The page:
July 11

C1 Speaking Skills: Mastering the Art of Talking About Your Neighbours

Kristian: “Hello, dear listeners, and welcome back to another episode of the ‘C1 Speaking’ podcast. This is your host, Kristian, and today, we’ll be tackling a topic within the broader theme of Home and Accommodation: our relationship with our neighbours. Without any further ado, let’s delve right into it.

Kristian: “Today’s question is: ‘How well do you know your neighbours?’ Now, let’s unpack my own personal thoughts on this.

Kristian: “Actually, it’s quite interesting you ask. Truth be told, I don’t really know my neighbours well. We do share the same building, but our interactions tend to be limited to polite nods or brief greetings in the lift or the hallway.

You see, in today’s world, everyone seems to lead busy lives, leaving little room to build close relationships. It’s a bit of a shame, I reckon. As the proverb goes, ‘Better is a neighbour nearby than a brother far away’.

However, I respect everyone’s need for privacy, including my own. So, yeah, my knowledge of my neighbours is rather superficial, but we do maintain a pleasant and respectful atmosphere, which is good enough for me.”

Kristian: “Now, let’s take a moment to reflect on my response. As always, you can follow along with the transcript available on my website, c1speaking.com. I started off with phrases like “Actually, it’s quite interesting you ask” and “Truth be told,” which are often used to set the tone and initiate a response. They’re part of what we call starters in spoken language. Can you substitute these starters?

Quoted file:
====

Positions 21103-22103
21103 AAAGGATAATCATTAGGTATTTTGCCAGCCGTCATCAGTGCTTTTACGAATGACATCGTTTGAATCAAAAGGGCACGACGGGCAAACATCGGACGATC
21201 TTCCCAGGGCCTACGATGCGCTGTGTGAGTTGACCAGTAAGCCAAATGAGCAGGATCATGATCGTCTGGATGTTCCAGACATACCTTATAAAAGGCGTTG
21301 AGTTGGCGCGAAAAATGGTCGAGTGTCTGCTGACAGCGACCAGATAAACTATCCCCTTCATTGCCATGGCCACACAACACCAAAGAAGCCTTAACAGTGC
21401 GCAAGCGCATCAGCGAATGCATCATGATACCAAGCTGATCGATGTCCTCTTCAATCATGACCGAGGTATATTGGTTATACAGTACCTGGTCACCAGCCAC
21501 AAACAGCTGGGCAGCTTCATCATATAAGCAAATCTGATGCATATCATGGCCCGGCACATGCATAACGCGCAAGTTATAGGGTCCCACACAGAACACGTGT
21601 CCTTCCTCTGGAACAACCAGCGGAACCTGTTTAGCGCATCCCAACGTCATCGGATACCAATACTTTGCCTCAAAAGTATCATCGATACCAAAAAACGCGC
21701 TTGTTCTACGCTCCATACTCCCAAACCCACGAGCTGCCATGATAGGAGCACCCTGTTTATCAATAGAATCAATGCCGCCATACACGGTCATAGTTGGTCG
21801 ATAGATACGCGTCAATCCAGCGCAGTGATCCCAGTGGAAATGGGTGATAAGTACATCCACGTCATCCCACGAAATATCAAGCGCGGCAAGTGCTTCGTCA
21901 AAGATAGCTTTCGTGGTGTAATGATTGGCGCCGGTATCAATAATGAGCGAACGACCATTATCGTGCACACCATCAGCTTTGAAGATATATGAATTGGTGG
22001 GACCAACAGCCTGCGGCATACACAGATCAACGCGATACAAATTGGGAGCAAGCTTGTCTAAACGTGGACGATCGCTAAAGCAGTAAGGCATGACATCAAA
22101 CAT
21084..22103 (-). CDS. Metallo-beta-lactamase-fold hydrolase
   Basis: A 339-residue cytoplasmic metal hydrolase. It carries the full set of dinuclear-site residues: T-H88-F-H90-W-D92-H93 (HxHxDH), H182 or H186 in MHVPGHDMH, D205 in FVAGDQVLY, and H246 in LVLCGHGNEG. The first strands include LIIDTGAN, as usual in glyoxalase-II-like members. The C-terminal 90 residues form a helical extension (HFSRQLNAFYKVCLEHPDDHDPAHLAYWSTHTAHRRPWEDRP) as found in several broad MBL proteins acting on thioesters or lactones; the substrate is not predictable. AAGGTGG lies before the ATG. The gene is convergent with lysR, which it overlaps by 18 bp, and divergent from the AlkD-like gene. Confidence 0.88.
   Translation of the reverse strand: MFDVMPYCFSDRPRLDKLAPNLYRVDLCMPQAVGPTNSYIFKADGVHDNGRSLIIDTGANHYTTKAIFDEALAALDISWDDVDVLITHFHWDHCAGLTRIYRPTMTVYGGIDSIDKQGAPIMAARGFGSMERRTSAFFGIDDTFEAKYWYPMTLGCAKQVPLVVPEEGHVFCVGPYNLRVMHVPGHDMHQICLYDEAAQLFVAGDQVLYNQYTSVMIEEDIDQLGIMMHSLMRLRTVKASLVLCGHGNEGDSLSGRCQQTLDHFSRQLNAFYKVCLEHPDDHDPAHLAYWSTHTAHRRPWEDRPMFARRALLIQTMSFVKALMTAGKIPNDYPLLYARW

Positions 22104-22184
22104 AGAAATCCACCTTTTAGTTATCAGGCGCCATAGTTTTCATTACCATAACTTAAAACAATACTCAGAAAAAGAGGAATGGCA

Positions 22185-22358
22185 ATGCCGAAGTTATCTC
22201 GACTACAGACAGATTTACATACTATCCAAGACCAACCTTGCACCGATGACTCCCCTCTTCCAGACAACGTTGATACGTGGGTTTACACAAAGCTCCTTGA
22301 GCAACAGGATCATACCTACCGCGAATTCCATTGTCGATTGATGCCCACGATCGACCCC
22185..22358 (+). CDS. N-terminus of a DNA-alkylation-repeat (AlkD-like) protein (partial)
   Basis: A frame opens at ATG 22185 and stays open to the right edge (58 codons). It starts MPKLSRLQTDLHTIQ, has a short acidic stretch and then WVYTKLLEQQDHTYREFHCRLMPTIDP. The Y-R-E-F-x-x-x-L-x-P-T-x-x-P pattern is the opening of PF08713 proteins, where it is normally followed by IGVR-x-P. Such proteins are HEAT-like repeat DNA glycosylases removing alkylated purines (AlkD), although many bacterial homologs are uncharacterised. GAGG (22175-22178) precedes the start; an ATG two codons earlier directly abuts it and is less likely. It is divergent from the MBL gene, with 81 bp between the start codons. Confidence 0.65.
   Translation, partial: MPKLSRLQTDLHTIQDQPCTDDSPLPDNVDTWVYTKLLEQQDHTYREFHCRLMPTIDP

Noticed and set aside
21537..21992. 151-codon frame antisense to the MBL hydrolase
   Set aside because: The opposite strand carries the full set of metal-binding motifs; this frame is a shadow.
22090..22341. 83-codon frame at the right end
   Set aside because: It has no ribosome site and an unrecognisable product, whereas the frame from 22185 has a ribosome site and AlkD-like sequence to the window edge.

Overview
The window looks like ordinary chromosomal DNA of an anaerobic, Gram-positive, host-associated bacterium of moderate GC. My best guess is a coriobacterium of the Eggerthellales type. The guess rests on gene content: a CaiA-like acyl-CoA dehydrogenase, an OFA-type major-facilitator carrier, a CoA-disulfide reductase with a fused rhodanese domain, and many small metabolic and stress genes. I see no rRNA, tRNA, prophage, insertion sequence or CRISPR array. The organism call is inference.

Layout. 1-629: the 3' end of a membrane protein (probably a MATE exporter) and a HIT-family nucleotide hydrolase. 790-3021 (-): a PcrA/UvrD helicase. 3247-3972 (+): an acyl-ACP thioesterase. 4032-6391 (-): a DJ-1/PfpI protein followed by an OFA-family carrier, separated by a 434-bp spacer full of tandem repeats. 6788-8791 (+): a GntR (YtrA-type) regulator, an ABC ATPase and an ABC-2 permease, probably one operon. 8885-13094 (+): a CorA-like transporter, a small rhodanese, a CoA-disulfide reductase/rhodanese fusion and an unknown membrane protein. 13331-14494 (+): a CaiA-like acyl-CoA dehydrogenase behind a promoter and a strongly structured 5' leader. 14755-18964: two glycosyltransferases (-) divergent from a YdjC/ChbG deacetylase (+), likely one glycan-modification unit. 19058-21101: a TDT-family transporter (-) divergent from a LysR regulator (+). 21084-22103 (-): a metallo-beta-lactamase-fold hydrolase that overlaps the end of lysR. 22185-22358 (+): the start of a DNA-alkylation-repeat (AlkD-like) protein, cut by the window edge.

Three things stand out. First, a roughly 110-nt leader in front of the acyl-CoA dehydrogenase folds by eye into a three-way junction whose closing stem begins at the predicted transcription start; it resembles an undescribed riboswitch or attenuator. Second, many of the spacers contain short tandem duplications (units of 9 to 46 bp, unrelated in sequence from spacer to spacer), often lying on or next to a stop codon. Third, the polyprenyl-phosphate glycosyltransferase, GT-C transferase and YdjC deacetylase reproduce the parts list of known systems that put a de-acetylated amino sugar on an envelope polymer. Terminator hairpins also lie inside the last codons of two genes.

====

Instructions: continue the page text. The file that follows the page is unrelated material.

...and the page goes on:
“Funny you should ask”, or “I’m glad you brought that up”.

“To tell you the truth”, “to be frank”, “frankly speaking” or “between you and me”.   

Kristian: “Then, you’d notice phrases like “You see,” and “So, yeah,” which are examples of fillers that provide a natural flow and give me time to gather my thoughts.

Kristian: “I’ve also used some common word pairings, or collocations, like ‘polite nods’, ‘brief greetings’, ‘busy lives (hectic schedules)’, ‘close relationships’ (strong ties), and ‘my knowledge of my neighbours is rather superficial’ (I barely know my neighbours). These give the speech a natural fluency.”

Kristian: “Well, there you have it, my friends. We’ve covered starters, fillers, linkers, collocations, and examples of natural spoken language in this conversation. I hope it helps you appreciate the nuances of spoken English and helps you in your learning journey.”

Kristian: “That’s all for today’s episode. As always, thanks for joining us. If you like what we did in this episode, I’ve got some exciting news: I’m going to release a 3-hour audio course to help you excel in your C1 speaking exam. The release date will be on September 1st, but if you want early access to this brand new course, you should pay close attention to the next episode of the podcast.

All right, that’s all for today. Speak soon, my friends. Bye for now!”

About the Author

As a Dutch proficient speaker of English, Kristian not only holds a grade A Cambridge C2 certificate but is also CELTA qualified. His five years of experience as a teacher and ESL exam coach, specialising in Cambridge English C1, C2, and IELTS, has equipped him with a unique blend of skills to guide and support your English learning journey.

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